Who is Amy Jo Kim?

Amy Jo Kim is a game designer and game thinking consultant who has been working for a number of years with game designers, game makers, and organizations to help them realize their game design potential.

Amy Jo is the author of the Game Design Foundations book series (Game Thinking: Innovate smarter & drive deep engagement with design techniques from hit games and Community Building on the Web: Secret Strategies for Successful Online Communities), a founder of the Game Developers Conference Games & Playable Media group, and the founder of the Game Developers Conference Playable Games group, which focuses on the challenges and opportunities of creating playable games. 

She is also the co-founder of the Agency for Play, an advocacy organization to expand the positive impact of games in society and improve access to game design education. Amy Jo has consulted with organizations as small as a few people and as large as the US military and has worked with game developers in the fields of

Amy Jo Kim is a game designer and academic, who has spent the past decade studying and designing games. She teaches game design at DigiPen Institute of Technology and New York University and is a co-founder of the Game Playwright Institute, a non-profit focused on training game designers.

She has worked with companies like Google, IDEO, and Nokia, and has consulted for studios like Gamelab and Niantic. She is a frequent speaker at game conferences and game design meetups and is the author of the book Game Thinking, which explores game design from the perspective of a designer.


Amy Jo Kim is a passionate game creator and designer. She’s the founder and CEO of game studio and design studio, Playdom.com, and is building Playdom’s first game, Playdom Forge.

She’s also the author of Game Thinking: A Playdom Design Manifesto. Amy Jo is committed to building the next generation of video game creators and the Playdom design philosophy is an extension of that mission.

Read more about the Author here.

Notable quotes

  • “The most powerful story is happening inside your customer’s head, a personal narrative of how engaging with your product will transform them into a more powerful, more skillful, more connected version of themselves.”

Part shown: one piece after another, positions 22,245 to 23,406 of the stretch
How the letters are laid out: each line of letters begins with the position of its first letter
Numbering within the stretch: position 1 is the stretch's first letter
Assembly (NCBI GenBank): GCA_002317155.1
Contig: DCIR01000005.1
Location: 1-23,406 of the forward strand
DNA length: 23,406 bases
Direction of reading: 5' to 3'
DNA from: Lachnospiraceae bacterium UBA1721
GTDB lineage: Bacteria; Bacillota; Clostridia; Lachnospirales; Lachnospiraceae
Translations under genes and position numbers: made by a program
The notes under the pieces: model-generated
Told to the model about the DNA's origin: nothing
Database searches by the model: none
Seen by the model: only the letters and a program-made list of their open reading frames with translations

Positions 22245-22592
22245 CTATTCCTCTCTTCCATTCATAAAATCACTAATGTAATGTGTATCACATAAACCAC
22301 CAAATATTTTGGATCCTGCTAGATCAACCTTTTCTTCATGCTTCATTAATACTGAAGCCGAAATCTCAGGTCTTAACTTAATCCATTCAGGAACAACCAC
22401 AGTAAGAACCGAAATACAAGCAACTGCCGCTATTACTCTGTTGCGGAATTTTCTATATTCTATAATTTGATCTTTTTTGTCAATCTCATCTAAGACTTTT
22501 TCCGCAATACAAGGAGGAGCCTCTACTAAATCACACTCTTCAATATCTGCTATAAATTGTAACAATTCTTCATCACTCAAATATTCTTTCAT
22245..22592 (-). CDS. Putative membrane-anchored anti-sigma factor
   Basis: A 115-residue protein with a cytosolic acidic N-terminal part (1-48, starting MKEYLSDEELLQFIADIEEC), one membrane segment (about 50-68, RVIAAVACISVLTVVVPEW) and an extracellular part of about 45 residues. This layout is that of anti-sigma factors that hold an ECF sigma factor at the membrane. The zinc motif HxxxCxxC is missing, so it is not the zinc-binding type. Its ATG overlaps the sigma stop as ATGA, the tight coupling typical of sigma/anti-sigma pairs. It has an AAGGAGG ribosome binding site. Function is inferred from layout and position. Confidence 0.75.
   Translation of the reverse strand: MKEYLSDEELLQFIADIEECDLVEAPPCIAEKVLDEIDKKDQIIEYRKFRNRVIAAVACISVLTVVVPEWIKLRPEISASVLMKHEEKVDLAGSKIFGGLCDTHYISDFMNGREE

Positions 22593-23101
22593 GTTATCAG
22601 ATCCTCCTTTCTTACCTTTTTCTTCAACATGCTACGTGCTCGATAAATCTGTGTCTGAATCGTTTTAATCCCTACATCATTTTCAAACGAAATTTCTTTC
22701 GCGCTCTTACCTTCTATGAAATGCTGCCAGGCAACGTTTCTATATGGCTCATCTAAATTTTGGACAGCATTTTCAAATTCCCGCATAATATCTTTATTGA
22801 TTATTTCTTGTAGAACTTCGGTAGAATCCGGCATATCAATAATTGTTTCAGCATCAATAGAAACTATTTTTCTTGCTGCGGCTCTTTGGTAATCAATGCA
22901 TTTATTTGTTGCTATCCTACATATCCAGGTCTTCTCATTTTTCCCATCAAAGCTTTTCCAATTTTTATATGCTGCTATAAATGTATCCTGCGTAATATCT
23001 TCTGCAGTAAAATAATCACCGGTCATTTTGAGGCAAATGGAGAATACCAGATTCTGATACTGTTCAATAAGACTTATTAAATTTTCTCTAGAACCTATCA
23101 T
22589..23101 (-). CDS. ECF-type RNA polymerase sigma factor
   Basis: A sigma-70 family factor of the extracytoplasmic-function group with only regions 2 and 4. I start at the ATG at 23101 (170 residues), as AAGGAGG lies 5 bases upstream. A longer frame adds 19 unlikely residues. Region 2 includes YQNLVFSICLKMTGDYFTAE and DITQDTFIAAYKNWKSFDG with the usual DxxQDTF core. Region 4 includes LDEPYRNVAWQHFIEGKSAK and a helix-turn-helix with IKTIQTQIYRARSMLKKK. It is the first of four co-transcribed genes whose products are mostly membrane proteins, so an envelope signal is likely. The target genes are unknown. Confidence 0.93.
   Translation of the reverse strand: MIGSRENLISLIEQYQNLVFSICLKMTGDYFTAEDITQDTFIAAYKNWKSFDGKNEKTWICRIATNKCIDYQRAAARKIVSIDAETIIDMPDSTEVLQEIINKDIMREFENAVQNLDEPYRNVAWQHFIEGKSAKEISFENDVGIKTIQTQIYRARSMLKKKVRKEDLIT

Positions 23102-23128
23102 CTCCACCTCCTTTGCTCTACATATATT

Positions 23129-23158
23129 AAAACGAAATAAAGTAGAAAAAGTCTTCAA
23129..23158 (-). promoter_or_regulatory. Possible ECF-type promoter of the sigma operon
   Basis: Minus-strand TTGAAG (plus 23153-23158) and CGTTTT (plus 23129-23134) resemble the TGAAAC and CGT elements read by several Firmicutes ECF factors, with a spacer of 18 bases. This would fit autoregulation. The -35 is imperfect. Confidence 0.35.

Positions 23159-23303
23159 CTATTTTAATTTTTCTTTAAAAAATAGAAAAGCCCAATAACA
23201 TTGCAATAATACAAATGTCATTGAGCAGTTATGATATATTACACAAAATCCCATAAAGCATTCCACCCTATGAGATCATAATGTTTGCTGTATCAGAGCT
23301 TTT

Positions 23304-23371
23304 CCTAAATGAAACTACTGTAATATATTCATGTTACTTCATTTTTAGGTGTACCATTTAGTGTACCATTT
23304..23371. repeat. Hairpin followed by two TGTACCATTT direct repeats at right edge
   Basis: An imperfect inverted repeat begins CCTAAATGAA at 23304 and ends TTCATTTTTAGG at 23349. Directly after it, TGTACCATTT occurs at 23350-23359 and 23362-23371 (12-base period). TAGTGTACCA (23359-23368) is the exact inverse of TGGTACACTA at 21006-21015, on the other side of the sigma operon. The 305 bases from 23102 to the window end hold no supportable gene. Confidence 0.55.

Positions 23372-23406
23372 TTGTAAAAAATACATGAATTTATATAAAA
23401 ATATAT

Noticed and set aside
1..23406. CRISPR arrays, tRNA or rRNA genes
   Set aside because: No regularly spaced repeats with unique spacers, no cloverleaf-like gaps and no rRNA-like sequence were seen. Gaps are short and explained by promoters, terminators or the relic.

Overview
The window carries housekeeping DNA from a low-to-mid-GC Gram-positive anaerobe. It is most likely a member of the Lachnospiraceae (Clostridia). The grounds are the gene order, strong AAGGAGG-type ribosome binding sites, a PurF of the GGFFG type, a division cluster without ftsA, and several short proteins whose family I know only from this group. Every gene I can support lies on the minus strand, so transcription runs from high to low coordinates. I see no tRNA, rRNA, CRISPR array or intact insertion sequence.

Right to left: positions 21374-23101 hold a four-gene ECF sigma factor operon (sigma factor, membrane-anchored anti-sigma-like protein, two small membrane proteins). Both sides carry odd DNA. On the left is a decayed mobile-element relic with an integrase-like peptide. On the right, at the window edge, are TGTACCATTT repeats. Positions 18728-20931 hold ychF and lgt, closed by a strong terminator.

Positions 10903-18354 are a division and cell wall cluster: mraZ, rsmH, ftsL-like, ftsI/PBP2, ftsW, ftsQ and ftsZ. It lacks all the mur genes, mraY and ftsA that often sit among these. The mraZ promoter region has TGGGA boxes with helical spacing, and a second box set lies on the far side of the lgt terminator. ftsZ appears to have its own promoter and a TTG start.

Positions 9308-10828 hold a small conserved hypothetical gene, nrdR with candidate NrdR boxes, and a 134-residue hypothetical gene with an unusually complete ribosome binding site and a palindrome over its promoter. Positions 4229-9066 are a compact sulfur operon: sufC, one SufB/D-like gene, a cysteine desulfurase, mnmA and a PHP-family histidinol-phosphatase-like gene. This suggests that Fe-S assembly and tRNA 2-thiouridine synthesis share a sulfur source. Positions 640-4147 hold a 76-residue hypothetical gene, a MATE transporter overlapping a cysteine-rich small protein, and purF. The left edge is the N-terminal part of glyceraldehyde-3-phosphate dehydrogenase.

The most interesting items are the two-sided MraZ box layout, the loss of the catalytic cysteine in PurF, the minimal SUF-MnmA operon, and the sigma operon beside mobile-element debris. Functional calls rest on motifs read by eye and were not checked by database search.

• “if you’re innovating, you need to find and delight a small early market before you target that larger segment.”
  • “The best way to have a good idea is to have lots of ideas.”
  •  “If you’ve got something valuable to say, if you can say it in a compelling way people understand; [being] late/early doesn’t matter so much. … Get the thing that you have to state out into the world so people can react to it. That’s an incredibly powerful thing.”
  • “If you want to capture the magic of games in your product, it really has a lot more to do with building the right systems than sprinkling [points, badges, and leaderboards] on top.”
  • “Find some way for your most dedicated customers to play a role in the community that gives them impact. People like swag, they like being paid, they like being praised. They like all of that, but there’s nothing that can beat having an impact on a community you care about.”
  • “If you’re building something new, and you want it to be inclusive, find people from a variety of socioeconomic backgrounds, different skin tones, different religions, whatever it is that you want to be inclusive about. Actively recruit early adopters from those groups and make sure that their voice is heard at the beginning and then throughout.” 
  • “There are so many apps, communities, marketplaces, and services that fail because they [just] have great onboarding. They took to heart that onboarding is so important. … What about day five? What about day ten? There’s nothing there. It’s so common. The reason it’s common is it’s much easier to design pretty onboarding than to figure out your core loop. It’s actually the hardest part. It’s the part that’s going to drive retention.”
  • “I certainly can tell stories about that but eBay is an interesting example. A lot of what I did was helped them tune their reputation system and develop new systems, their profiles, and evolving profiles which turned into a cornerstone of their business. A lot of that came out of gaming.”
  • “I brought all of my experience from tech doing community design and system design into those experiences and found that there is a lot of psychology and a lot of perception in it.”

Inspiring Talks by Amy Jo Kim